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Monday, December 9, 2013

Almost Human 1.5: Clones and Holograms

Almost Human continues to walk one of the two possible paths of all successful television shows:  in the case of Almost Human, telling a new standalone story every week, while ever so slightly moving the underlying story along.   The alternative - which we get in Hostages, for example, also on television tonight - is to just tell only the underlying story, with differences in episodes largely or entirely due to the story moving along.

In Almost Human 1.5, we get two staples of science fiction - clones and holography - not only well presented together, but actually opponents in new tech opposition to one another.  The story begins with a witness testifying by holographic projection, to keep her safe.  She's shortly killed by someone who finds her real location, and it turns out that the killer is part of a team of clones of the defendant in the trial.

Almost HumanThe other side of this story has a holographic image fooling the clones, and thereby enable the police in this future to prevail.  It's a nice allegory to the tune of crime and high-tech doesn't pay, if you can field another high-tech in the battle.

Meanwhile, we get some good Dorian/Kennex joking, with Kennex both relieved and a little taken aback to learn - and see - that Dorian's makers had the sense to make him anatomically complete (this after Kennex sees and doesn't want to see that Dorian's robotic successors are anatomy free).  But when Kennex asks Dorian what he uses his anatomy for, Dorian gets off the best line of the show, remarking that he does the same with his as Kennex does with his - nothing.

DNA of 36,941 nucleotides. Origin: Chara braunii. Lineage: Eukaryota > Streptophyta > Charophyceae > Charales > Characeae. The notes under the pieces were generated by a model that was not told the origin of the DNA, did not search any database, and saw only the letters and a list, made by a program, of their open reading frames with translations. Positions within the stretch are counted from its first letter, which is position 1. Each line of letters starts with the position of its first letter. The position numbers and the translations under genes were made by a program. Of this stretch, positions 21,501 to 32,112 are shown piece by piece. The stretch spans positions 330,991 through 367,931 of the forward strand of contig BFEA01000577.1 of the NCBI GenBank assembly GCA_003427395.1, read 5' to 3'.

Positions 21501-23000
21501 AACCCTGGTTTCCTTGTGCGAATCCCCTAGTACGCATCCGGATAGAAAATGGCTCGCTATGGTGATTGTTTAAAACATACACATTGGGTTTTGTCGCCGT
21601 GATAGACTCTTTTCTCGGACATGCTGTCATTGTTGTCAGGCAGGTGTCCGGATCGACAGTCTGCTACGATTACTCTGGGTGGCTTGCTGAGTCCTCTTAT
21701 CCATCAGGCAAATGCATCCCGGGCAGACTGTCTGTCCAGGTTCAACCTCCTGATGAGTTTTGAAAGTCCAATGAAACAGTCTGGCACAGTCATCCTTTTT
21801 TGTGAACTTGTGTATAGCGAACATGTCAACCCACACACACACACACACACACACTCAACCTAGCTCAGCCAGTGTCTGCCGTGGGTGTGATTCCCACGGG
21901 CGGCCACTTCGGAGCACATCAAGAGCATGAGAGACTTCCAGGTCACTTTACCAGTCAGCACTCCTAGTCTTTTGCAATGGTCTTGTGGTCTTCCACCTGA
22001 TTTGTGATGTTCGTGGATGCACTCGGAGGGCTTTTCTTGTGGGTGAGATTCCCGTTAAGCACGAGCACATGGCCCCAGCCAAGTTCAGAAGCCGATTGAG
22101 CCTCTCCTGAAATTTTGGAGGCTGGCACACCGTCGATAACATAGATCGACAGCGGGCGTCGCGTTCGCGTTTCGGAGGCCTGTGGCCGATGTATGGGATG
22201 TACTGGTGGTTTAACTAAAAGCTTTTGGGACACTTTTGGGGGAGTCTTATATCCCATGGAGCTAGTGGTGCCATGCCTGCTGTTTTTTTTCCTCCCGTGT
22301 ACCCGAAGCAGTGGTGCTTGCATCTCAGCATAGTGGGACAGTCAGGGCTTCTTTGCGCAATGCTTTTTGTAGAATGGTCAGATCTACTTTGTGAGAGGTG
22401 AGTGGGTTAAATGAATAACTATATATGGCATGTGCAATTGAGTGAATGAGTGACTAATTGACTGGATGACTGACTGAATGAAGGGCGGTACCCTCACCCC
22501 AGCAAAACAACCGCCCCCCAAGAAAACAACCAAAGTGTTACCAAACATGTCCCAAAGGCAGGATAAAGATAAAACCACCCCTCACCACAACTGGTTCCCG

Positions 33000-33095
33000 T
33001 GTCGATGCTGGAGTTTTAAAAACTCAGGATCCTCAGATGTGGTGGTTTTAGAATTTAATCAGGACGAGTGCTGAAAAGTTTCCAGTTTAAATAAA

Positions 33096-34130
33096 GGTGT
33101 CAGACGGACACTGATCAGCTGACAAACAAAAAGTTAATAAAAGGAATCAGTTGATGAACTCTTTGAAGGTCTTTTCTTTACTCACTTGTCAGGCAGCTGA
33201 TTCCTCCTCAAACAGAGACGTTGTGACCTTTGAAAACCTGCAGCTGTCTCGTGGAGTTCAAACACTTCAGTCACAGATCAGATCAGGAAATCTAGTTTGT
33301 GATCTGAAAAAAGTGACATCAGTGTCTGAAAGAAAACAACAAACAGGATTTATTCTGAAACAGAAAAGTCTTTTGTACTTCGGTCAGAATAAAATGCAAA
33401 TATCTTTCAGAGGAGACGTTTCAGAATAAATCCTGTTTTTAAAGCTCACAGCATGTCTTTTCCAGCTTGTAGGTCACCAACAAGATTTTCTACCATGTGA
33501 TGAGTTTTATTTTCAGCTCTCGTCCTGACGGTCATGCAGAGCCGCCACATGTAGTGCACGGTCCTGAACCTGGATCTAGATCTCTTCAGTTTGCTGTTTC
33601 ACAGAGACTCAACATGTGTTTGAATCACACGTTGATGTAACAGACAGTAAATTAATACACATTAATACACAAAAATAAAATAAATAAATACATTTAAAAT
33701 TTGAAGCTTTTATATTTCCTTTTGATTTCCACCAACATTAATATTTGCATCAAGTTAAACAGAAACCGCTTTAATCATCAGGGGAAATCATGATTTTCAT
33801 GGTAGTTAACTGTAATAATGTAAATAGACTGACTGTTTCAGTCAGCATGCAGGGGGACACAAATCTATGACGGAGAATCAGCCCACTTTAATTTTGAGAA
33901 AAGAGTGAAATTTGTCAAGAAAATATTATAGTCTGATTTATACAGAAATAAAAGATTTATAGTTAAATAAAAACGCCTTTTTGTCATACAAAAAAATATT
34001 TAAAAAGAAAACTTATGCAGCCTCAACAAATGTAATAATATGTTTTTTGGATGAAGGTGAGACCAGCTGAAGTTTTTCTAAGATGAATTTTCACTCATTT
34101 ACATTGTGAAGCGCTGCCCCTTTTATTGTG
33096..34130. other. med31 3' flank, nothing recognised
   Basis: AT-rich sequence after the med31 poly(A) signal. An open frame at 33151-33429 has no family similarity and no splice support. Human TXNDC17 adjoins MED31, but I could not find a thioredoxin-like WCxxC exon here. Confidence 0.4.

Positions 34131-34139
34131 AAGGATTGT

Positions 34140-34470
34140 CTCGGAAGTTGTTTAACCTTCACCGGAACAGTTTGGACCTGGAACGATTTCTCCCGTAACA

And Dorian's observation may be well taken, given what we've seen so far between Kennex and Valerie.  What's he waiting for?  Is he still in love with the woman who betrayed him?  Apparently not, but, then, what's taking him so long with Valerie? He saved her life tonight, and what better time to take it to at least the next level?  Almost Human needs to take care that it doesn't fall into a traditional television pitfall, in which couples make eyes at each all season, and little more.

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